In addition to the highly religious, atheists are also among those who are least afraid of dying, a new study led by researchers from the University of Oxford in Britain found.
For the study on the relationship between death anxiety and religious belief, published in the journal Religion, Brain and Behavior, researchers analyzed 100 relevant articles published between 1961 and 2014, containing information on about 26,000 people worldwide.
"Meta-analyses are statistical procedures used to extract and combine the findings of multiple studies. This produces a better estimate of the consensus in a field than looking at individual studies," explained Dr. Jonathan Jong, a research associate at the Institute of Cognitive and Evolutionary Anthropology and research fellow at Coventry University, who led the team of researchers.
About the finding, that the very religious and atheists are the groups who do not fear death as much as those in-between, Jong said, "This definitely complicates the old view, that religious people are less afraid of death than nonreligious people. It may well be that atheism also provides comfort from death, or that people who are just not afraid of death aren't compelled to seek religion."
Combining the data they had, the researchers found that higher levels of religiosity were weakly linked with lower levels of death anxiety, according to a summary published on the Oxford website. "The effects were similar whether they looked at religious beliefs such as belief in God, and an afterlife, or religious behaviour like going to church, and praying."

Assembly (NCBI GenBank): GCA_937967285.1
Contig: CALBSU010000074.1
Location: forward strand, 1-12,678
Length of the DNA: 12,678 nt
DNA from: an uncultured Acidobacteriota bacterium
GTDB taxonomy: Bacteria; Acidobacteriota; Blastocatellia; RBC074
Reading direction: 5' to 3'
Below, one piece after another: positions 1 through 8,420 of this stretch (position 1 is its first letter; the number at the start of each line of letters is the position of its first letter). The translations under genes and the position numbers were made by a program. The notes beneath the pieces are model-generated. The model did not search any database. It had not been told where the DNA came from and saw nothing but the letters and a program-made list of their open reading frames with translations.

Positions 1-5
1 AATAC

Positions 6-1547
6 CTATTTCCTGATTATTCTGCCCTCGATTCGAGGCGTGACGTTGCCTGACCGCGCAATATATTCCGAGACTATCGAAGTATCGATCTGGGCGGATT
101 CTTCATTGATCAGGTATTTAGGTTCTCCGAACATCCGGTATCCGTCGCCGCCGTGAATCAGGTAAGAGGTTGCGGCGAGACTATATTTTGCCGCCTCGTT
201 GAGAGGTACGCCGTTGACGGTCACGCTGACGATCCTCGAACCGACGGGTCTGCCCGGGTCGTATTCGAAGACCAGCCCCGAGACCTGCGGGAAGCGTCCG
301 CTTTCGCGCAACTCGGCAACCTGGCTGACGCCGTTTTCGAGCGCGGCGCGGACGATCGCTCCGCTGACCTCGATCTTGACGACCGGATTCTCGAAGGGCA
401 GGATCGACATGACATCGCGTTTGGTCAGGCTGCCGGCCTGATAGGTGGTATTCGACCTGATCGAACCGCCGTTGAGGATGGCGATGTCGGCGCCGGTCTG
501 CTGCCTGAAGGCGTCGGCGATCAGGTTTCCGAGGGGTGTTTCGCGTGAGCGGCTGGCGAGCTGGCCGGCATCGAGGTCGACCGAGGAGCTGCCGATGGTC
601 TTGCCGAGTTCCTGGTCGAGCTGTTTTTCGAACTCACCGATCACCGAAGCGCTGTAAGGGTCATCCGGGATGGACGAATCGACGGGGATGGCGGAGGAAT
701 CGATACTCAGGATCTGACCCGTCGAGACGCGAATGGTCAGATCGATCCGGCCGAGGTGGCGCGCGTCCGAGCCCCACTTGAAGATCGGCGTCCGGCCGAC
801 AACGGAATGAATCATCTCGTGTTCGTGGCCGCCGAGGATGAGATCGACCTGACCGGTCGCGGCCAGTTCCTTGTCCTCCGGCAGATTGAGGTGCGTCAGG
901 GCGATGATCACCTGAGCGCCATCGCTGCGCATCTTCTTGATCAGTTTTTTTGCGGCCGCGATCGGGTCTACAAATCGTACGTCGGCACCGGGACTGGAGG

The researchers noted that some studies distinguished between intrinsic religiosity and extrinsic religiosity.
Extrinsic religiosity is when religious behaviour is motivated by pragmatic considerations such as the social or emotional benefits of following a religion, whereas intrinsic religiosity refers to religious behaviour driven by "true belief," they explained. The meta-analysis showed that while people who were intrinsically religious enjoyed lower levels of death anxiety, those who were extrinsically religious revealed higher levels of death anxiety.
The researchers further explained that the findings were mixed across the studies, "with only 30 percent of the effects showing this finding."
"Surprisingly, perhaps, 18% of the studies found that religious people were more afraid of death than non-religious people; and over half the research showed no link at all between the fear of death and religiosity. This mixed picture shows that the relationship between religiosity and death anxiety may not be fixed, but may differ from context to context."